Bacon Caramels

Foodista Cookbook Winner

Category: Desserts & Sweets | Blog URL: http://www.fureyandthefeast.com/2009/09/bacon-caramels/

This recipe was entered in The Foodista Best of Food Blogs Cookbook contest, a compilation of the world’s best food blogs which was published in Fall 2010.

Ingredients

2 cups sugar
1/2 cup water
1 cup butter
2 teaspoons vanilla

Preparation

1
Preheat oven to 400 degrees. Line a rimmed baking sheet with parchment paper. Lay bacon strips on sheet and bake in oven for 20 to 25 minutes or until crispy. Remove bacon to paper towel-lined plate to cool. Crumble 5 to 6 strips of bacon and leave the rest in strips.
2
Line an 9×13 (or larger!) rimmed baking sheet with parchment. In a heavy-bottomed pot (I love my Le Creuset), add sugar, water and corn syrup over medium-high heat. Let mixture bubble and stir occasionally, to evaporate water. Sugar will begin to caramelize and turn a lovely shade of amber.
3
Use a thermometer to monitor caramel. When it reaches 320 degrees and is golden brown in color, slowly whisk in cream, butter and vanilla, until completely combined. When caramel reaches 243 degrees, remove from heat and pour into lined baking sheet. Cool for 15 minutes, and add bacon strips. Cool further, until caramel is pliable and easier to handle.
4
Roll caramel and bacon strips jelly-roll style once, and trim off excess. Continue to roll and trim until you’ve finished off the pan. Cut the bacon caramel logs into bite-sized pieces. Top with reserved bacon bits.
5
Serve on a platter, or roll in wax paper. Keep refrigerated, but let come to room temperature before eating.http://www.fureyandthefeast.com/2009/09/bacon-caramels/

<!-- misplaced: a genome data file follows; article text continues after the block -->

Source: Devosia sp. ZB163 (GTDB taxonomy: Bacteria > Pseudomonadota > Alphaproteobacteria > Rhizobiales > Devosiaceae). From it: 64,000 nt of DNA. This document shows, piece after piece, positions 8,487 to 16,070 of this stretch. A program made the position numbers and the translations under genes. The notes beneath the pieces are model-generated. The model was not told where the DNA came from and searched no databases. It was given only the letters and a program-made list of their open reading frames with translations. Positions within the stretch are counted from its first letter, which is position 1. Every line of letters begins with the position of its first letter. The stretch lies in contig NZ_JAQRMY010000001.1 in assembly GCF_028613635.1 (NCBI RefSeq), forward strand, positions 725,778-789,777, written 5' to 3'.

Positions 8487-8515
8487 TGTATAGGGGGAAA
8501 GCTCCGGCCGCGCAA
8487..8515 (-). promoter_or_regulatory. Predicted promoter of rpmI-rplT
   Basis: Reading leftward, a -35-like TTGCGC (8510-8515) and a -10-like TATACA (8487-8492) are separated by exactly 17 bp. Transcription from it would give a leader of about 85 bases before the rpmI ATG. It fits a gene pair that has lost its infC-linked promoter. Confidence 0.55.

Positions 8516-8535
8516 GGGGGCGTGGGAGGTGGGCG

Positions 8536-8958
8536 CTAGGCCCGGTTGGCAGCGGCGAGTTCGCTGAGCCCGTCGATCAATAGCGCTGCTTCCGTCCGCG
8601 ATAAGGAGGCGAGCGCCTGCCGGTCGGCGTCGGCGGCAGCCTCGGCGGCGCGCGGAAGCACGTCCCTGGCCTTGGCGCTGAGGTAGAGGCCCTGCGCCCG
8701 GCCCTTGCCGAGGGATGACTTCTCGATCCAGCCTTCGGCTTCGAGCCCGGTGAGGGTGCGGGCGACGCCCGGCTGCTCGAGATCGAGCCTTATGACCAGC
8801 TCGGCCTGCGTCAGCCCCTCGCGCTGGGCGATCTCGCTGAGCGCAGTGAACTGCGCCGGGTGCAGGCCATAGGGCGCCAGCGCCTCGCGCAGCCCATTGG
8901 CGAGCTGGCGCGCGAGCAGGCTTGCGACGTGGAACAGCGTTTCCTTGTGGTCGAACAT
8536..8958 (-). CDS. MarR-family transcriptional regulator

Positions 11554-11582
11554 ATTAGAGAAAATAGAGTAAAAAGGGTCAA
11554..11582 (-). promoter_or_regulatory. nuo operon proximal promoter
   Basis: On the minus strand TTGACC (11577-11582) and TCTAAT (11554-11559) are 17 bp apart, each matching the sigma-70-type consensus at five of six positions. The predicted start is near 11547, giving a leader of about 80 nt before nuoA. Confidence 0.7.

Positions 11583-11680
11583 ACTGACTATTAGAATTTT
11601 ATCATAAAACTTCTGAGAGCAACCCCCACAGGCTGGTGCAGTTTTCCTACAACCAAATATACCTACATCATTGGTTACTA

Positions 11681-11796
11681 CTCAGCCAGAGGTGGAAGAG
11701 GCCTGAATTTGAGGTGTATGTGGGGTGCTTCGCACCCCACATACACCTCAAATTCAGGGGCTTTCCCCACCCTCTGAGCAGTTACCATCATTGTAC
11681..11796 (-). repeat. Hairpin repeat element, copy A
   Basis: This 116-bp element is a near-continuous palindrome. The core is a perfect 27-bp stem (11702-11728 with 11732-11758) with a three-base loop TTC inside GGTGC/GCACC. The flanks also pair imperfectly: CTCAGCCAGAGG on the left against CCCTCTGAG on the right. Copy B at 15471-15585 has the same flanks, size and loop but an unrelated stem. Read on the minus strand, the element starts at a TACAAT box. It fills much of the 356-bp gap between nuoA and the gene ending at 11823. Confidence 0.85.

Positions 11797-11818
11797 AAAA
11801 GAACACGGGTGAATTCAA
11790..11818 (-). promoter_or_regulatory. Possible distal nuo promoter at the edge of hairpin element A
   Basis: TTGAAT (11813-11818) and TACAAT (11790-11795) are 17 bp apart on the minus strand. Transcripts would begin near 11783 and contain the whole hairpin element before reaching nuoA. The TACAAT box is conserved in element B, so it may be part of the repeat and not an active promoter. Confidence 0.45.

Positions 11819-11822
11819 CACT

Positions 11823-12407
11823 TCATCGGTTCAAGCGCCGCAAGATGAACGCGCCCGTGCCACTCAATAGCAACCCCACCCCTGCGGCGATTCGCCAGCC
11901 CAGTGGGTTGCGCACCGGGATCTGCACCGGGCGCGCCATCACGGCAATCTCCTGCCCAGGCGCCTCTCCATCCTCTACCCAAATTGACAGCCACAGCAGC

Tools

About

Am I too late for this bandwagon?

If bacon has left the building and ham is the new swine product of choice, then I’m totally running a little behind on the up-and-up here. It’s like I got the memo that bacon was on the out, but I tossed it into a pile of other memos that include not wearing acid wash jeans after 1986 and how Pluto isn’t a planet anymore. Bacon is so last year, the memo says. Artisanal ham is what we’re supposed to be doing now. But guys, I dunno about this. The 80s can have its acid wash, but as for bacon and Pluto, I can’t let go. Not yet.

Pluto was that odd-tastic planet that was too faraway to see or understand until a few years ago. And apparently, scientists didn’t like what they saw, so it was hastily snipped out of textbooks and disowned by the planetary family. All because it was a “dwarf” planet. Harsh.

And bacon! What has it ever done to us to make us want to drop it like a hot potato? This bacon thing, to me, is not a fling. There is still so much to explore before we throw in the towel.

Fortunately, there are others that feel the same way with both Pluto and bacon. And if any of you bacon/Pluto fans are out there in hiding, you’re not alone. But we are indeed fighting an uphill battle, one that we may ultimately lose. But on the bright side, we can still keep bacon and the former ninth planet in our hearts. Pluto may have been nixed, but there’s still time for bacon to realize its full potential. And, if the meat candy’s decline is ultimately imminent, so be it. We tried.

But let’s send bacon out with a bang, shall we?

Yield:

80 to 100 caramels

Added:

February 21, 2010

Creator:

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